Descartes vs. Plato In the field of philosophy there can be numerous answers to a general question, depending on a particular philosopher's views on the subject. Often times an answer is left undetermined. In the broad sense of the word and also stated in the dictionary philosophy can be described as the pursuit of human knowledge and human values. There are many different people with many different theories of knowledge. Two of these people, also philosophers, in which this paper will go into depth about are Descartes and Plato.
Descartes' Meditations on First Philosophy and Plato's The Republic are the topics that are going to be discussed in this paper. In Meditations, Descartes brings doubt to everything he believes because it is human nature to believe that which is false. He states that most of what he believes comes from the senses and that a lot of times those senses can be deceived. His conclusion of doubting everything is based on his example of a basket of apples. It goes as follows; you have a basket of apples but you fear that some apples have gone bad and you don't want them to rot the others, so you throw all the apples out of the basket.
Now that the basket is empty you examine each apple carefully and return the good apples to the basket. This is what he does with his beliefs, he follows and keeps only those beliefs of which he is sure of. Our beliefs as a whole must be discarded and then each individual belief must be looked at carefully before we can accept it. We must only accept those beliefs we feel are good. Descartes does realize, though, that we can't throw every belief out because they are a part of us, unlike the apples. If the beliefs were not a part of us we would have no basis for recovering any of the discarded beliefs because we are unable to justify anything.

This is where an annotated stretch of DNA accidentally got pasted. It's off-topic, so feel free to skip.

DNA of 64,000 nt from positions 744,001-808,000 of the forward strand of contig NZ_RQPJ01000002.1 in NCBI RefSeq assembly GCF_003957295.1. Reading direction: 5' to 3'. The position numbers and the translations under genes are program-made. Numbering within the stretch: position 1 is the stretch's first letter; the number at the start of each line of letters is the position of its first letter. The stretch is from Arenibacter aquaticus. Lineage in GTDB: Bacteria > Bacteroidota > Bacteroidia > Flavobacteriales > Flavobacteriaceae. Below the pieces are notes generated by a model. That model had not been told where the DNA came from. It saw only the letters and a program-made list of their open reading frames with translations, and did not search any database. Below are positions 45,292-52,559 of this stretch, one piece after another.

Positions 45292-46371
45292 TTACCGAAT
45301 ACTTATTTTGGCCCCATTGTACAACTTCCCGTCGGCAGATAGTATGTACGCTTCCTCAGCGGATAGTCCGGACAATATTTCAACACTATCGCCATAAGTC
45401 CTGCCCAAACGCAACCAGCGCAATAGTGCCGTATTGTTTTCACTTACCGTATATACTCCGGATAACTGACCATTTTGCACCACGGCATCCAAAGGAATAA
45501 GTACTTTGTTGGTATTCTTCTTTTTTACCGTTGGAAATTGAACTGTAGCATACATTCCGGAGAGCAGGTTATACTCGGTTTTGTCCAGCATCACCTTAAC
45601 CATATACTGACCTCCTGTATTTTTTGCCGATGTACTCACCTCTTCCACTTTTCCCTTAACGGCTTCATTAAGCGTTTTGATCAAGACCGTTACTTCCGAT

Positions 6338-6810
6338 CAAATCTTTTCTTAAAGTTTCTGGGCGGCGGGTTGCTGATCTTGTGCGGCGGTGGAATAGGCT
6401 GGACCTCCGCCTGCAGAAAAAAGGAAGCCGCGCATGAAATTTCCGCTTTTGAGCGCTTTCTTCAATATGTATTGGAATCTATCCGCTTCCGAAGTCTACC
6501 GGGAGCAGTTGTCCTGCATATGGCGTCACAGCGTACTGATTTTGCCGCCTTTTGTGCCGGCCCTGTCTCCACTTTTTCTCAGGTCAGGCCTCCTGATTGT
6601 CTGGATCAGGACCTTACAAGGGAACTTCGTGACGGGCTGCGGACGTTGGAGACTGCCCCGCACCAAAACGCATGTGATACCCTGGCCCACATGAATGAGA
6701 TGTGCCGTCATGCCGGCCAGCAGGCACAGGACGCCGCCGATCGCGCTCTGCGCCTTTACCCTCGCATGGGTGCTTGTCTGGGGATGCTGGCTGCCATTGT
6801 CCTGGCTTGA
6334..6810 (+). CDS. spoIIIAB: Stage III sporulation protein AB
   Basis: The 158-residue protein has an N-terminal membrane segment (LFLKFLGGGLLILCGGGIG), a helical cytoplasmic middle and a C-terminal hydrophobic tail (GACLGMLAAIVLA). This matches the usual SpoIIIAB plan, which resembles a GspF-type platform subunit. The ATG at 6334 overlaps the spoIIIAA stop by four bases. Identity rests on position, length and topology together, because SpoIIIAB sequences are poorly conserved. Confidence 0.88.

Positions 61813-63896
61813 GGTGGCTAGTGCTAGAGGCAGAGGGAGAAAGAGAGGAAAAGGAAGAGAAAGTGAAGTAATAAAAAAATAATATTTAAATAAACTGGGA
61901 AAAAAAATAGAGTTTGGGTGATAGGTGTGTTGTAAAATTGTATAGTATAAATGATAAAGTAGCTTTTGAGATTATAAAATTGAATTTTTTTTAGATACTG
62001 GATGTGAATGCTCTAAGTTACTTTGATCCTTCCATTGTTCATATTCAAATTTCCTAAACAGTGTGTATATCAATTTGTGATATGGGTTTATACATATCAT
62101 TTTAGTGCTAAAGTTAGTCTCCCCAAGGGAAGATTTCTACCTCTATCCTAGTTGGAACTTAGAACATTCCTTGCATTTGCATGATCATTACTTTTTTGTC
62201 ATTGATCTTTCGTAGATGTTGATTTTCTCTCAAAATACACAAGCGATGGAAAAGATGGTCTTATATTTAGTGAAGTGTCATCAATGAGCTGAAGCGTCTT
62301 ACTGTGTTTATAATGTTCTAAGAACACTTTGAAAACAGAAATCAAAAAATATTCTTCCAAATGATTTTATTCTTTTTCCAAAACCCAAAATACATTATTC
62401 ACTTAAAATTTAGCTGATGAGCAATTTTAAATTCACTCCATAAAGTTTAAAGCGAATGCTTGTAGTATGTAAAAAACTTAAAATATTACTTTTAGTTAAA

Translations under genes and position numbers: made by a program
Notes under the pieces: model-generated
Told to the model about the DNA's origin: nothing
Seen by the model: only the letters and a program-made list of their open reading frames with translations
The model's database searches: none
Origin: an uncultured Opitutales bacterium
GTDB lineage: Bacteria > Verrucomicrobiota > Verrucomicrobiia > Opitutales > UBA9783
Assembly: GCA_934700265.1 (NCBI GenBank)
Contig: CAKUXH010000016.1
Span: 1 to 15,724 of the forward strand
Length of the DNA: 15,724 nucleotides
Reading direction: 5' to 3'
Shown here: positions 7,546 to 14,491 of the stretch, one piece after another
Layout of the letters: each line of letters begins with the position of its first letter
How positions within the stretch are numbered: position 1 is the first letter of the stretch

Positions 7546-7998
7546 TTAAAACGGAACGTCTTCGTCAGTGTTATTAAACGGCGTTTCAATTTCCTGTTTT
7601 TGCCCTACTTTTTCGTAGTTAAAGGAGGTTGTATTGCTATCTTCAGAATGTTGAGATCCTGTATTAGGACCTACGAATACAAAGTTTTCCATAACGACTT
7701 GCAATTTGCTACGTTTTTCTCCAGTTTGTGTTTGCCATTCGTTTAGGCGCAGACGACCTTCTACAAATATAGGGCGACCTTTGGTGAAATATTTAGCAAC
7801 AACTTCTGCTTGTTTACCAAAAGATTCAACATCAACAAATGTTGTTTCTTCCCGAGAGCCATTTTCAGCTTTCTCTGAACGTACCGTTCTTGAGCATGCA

He states that no belief based on sense-perception is free from doubt, it is possible that thi life is all a dream and we are being deceived into thinking it is reality. Descartes also finds that anything that exists physically is false, even including his own body. The only things we should trust are those beliefs that can be held up to rational scrutiny. Thus Descartes doubts everything but himself, he feels himself is the only thing in this life which cannot be proven false. He states that if he had no knowledge of himself than nothing can be certain. If he himself can doubt than he must exist and in cannot be proven false.